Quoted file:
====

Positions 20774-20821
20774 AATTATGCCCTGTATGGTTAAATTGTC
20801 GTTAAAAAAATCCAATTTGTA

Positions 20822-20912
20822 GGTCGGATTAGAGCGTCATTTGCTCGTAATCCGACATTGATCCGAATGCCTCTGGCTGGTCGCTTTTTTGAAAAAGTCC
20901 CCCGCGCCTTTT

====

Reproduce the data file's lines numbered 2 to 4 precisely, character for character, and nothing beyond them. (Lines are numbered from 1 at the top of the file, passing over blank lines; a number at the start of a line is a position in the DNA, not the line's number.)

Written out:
20774 AATTATGCCCTGTATGGTTAAATTGTC
20801 GTTAAAAAAATCCAATTTGTA

Positions 20822-20912